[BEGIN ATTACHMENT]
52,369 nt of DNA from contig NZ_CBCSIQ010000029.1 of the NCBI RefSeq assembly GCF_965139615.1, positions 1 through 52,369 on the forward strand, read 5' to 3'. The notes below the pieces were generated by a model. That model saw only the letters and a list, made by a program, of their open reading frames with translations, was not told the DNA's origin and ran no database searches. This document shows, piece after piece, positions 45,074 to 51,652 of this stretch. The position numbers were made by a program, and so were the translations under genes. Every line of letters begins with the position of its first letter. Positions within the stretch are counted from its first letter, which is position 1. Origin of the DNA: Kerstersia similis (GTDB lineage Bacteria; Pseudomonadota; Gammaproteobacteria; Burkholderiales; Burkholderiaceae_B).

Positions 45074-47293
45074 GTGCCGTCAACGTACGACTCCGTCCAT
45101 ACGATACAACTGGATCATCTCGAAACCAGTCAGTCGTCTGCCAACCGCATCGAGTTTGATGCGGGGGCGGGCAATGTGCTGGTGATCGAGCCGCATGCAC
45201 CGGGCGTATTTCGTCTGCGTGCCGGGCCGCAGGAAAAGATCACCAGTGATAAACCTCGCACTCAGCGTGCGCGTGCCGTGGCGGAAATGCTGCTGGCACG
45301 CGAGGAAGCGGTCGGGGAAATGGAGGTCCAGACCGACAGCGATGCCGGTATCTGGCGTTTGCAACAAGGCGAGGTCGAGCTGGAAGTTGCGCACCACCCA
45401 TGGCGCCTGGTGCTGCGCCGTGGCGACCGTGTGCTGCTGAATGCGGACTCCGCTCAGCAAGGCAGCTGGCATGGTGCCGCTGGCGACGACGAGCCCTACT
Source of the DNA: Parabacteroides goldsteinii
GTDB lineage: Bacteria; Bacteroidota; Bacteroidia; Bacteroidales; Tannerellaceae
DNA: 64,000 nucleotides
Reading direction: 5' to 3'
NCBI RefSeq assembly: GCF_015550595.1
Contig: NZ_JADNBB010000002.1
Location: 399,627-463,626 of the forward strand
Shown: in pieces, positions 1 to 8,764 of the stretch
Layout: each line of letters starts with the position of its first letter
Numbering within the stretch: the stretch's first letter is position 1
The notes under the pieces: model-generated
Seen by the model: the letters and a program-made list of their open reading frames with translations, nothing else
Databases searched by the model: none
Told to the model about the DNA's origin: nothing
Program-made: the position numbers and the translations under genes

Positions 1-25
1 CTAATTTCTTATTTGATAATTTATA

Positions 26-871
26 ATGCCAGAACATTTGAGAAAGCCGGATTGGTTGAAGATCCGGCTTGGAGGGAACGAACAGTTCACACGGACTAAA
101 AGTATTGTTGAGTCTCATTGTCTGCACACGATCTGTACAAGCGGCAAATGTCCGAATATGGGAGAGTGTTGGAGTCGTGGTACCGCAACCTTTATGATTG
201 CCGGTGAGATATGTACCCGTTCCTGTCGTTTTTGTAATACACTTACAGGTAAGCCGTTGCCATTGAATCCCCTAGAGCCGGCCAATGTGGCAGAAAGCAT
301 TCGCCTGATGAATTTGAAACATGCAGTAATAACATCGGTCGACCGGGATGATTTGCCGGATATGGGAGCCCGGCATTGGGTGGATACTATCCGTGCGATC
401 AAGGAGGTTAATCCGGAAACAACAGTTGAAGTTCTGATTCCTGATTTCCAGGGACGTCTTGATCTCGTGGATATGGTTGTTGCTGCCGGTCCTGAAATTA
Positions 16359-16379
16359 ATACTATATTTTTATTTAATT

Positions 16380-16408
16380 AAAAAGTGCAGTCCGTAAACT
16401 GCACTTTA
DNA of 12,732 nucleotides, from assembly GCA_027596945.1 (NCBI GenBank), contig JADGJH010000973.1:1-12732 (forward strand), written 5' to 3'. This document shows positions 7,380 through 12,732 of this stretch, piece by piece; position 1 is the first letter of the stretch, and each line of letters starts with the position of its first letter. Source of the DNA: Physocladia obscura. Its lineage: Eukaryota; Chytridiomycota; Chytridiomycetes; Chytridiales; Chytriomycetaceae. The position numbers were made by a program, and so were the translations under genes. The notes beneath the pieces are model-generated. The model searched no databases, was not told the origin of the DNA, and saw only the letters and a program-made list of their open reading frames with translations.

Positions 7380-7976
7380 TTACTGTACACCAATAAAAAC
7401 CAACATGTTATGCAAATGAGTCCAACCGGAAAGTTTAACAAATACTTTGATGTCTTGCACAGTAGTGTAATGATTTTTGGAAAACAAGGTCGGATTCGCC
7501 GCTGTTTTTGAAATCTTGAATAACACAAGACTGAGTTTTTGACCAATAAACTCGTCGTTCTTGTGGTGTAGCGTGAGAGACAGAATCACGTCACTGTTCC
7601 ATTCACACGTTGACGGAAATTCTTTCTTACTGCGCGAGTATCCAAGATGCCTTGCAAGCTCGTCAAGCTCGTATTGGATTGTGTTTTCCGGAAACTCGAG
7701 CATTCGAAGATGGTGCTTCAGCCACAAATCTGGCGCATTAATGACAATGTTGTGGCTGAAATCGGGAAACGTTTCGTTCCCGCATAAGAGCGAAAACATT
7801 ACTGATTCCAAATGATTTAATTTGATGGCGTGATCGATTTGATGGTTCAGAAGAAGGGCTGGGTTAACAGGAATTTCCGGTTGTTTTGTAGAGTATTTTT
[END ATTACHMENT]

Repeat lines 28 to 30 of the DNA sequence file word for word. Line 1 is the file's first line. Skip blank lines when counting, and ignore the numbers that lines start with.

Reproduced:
201 CCGGTGAGATATGTACCCGTTCCTGTCGTTTTTGTAATACACTTACAGGTAAGCCGTTGCCATTGAATCCCCTAGAGCCGGCCAATGTGGCAGAAAGCAT
301 TCGCCTGATGAATTTGAAACATGCAGTAATAACATCGGTCGACCGGGATGATTTGCCGGATATGGGAGCCCGGCATTGGGTGGATACTATCCGTGCGATC
401 AAGGAGGTTAATCCGGAAACAACAGTTGAAGTTCTGATTCCTGATTTCCAGGGACGTCTTGATCTCGTGGATATGGTTGTTGCTGCCGGTCCTGAAATTA